Written by Dr. Perry, PhD
Image Credit: Pixabay
“We can never obtain peace in the outer world until we make peace with ourselves.” ~
Like a faithful shadow on a sunny afternoon, we are accompanied throughout our lives by a constant inner monologue. This voice has been with us since childhood and reflects both conscious thoughts and unconscious beliefs. It may be positive, neutral or negative. Although difficult to study because inner speech is an internal process, there are two major theories as to how this internal monologue, also referred to as self-talk, is developed. Both are briefly discussed here.
According to Jean Piaget, a Swiss developmental psychologist, a child’s internal monologue is a form of self-talk that is egocentric and a reflection of the child’s inability to communicate with others. The child is not able to take on another’s point of view and this is reflected in their speech. As a child matures and notices the world does not revolve around them, their self-talk will begin to recede and their speech will begin to include the point of view of others.
Lev Semyonovich Vygotsky, a Russian developmental psychologist, proposed a different theory for internal monologue. He referred to this monologue as private speech. Vygotsky believed that we begin to utilize inner speech around the age of three as we learn to combine thoughts and language. Children in this stage will often talk out loud to themselves when faced with a difficult cognitive task. Vygotsky proposed that as children mature, this kind of private speech is internalized. This evolution from private speech, which is mainly auditory, to inner speech, that is language taking place without any outward manifestation of verbal speech, appears to be part of the normal human development. Thus, our voice which soothed and accompanied us in our childhood is still present as inner speech.
Regardless of the theory, it is vital to develop awareness of what our inner voice is consciously and unconsciously communicating to us. This inner monologue has the power to affect all aspects of our lives; including relationships, the perception of the world, physical and mental health and most importantly how we perceive ourselves.
I believe that initially, our internal voice is a positive guiding force, but with time and exposure to the world, it may take on a more negative and critical perspective. As children, this voice kept us company and helped us make sense of the world. It provided us with emotional support when needed and was a constant presence in our life. As a child, this inner voice propelled us to believe that anything was possible. The world was a place to be explored and discovered.
Take a moment and think back to when you were a child. Do you recall when your inner voice first pointed out that you were not good enough or that you didn’t matter? For most, the negative internal voice was non-existent during early childhood. You believed that you could achieve anything and everything. The majority of us develop the critical inner voice as we get older and are exposed to others being overly critical towards us. As adults, this critical inner voice will hold us back by convincing us that the world is predominately dangerous and unkind. It may constantly remind us about past failures and our perceived ineptness.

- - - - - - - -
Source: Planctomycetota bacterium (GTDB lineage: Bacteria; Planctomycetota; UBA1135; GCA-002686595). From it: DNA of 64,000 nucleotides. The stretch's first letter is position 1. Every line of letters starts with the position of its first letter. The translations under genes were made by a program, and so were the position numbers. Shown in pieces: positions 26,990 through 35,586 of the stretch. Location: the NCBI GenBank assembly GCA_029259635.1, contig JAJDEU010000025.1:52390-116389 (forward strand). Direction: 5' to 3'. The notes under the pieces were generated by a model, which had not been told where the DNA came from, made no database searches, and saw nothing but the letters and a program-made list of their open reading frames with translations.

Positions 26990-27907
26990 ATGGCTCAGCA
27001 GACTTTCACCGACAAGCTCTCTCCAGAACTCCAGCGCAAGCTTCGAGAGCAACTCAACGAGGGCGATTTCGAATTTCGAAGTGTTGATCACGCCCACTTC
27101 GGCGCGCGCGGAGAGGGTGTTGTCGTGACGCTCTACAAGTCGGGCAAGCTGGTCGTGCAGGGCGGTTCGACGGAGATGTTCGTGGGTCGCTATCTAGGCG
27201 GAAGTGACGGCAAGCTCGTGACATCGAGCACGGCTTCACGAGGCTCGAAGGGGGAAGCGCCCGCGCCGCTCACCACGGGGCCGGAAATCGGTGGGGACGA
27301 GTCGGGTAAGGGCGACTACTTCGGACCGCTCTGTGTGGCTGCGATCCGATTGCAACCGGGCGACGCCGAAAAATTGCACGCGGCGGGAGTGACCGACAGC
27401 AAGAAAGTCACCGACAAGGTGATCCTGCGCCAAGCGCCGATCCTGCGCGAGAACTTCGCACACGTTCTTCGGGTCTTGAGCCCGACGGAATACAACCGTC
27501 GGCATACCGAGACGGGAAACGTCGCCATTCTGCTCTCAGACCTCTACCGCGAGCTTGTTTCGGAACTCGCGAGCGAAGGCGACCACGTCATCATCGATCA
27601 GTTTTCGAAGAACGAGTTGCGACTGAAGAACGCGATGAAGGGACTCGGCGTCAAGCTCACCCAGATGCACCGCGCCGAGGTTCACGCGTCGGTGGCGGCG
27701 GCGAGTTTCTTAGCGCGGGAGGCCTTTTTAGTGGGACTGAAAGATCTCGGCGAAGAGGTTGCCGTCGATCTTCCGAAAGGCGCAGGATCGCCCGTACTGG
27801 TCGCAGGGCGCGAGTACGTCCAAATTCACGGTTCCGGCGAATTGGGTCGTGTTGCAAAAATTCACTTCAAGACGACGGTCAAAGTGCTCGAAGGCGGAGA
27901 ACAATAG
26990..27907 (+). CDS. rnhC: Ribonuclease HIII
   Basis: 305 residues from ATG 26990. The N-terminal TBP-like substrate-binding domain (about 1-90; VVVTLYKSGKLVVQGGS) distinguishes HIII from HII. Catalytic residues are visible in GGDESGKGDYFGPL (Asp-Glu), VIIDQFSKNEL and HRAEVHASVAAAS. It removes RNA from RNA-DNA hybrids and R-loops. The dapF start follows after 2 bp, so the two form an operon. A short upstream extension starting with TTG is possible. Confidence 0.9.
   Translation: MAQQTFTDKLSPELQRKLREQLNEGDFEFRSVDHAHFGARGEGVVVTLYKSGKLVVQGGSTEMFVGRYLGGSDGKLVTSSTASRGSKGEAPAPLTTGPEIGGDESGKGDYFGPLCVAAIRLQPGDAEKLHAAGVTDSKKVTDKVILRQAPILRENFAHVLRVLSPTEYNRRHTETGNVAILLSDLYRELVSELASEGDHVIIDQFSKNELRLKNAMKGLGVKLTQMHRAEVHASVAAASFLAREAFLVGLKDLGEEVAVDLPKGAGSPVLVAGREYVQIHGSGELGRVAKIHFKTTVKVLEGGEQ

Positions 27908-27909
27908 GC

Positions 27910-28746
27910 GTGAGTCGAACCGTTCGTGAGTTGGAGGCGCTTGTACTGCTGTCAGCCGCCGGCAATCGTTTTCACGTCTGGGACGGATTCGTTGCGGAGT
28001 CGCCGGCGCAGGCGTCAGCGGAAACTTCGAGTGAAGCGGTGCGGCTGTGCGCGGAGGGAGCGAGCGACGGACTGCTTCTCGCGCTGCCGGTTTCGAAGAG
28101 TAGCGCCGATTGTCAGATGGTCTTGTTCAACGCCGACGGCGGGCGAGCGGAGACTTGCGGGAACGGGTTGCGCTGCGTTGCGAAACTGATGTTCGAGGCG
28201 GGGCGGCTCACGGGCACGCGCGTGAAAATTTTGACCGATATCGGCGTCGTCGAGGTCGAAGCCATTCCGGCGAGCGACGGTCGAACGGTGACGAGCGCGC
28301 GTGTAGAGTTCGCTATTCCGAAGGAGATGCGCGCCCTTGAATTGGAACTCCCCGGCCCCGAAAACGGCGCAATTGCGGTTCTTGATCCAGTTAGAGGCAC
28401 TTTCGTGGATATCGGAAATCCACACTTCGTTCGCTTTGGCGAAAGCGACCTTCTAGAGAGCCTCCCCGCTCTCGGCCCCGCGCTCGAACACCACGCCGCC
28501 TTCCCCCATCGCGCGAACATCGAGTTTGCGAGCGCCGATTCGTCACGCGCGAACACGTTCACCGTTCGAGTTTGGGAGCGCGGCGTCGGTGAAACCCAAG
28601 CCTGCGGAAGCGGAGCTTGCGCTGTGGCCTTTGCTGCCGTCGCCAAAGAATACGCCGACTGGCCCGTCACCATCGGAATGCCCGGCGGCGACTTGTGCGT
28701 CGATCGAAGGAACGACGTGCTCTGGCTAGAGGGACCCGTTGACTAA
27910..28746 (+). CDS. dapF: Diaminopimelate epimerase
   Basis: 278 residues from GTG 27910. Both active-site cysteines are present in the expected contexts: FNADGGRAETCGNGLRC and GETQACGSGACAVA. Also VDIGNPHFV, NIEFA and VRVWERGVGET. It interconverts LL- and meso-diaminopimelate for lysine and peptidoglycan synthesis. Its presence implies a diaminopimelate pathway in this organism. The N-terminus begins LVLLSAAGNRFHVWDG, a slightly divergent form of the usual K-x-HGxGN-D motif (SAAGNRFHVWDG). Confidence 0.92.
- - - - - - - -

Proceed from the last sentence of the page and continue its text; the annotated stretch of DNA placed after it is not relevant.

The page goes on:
I am not suggesting that we should view the world as an unduly cheerful and safe place. I realize the world is far from the happiest place on earth. Nor am I suggesting that it is possible to live a life without criticism. I believe that to develop a healthy consciousness, we must learn how to best utilize this inner voice. It would be a mistake to treat our inner voice as simple background noise to our life. We must learn to actively engage with this voice in order to keep it positive and avoid letting the negative self-talk or negative core beliefs infiltrate our life.
It helps to identify your inner voice as that of your inner child. Much like a child, it needs to be taught rules and manners. It must be trained to be comfortable with silence in order to avoid constant unnecessary chatter. When your inner voice throws a tantrum and begins to tell you all the things that are wrong with you and your life, it must be met with kindness and compassion. Be mindful and validate what you are feeling but use your logic to do away with what is unnecessary and unproven criticism. For example, if your inner voice is telling you that you will never be able to get a job because you are a failure, acknowledge the origin of this thought. Perhaps it is coming from a place of fear or an old script from someone telling you this in your life. It is important to counter this thought logically. By thinking of the times when you did not feel like a failure you can make a strong argument that you are indeed not a failure.
The world is a difficult enough place without having an internal enemy who is always willing and ready to discuss your shortcomings. By taming your inner voice to focus on the good in your life and on your positive attributes, you can gain an ally in yourself. The one constant in your life is you. Learn to live peacefully with yourself by being kind and compassionate in your self-talk. With discipline and practice, this will become second nature and self-doubt and self-criticism will become something of the past. I would love to hear your thoughts on this topic.
Ph.D. in Clinical Psychology
M.A. in Clinical Psychology
B.A. in Psychology
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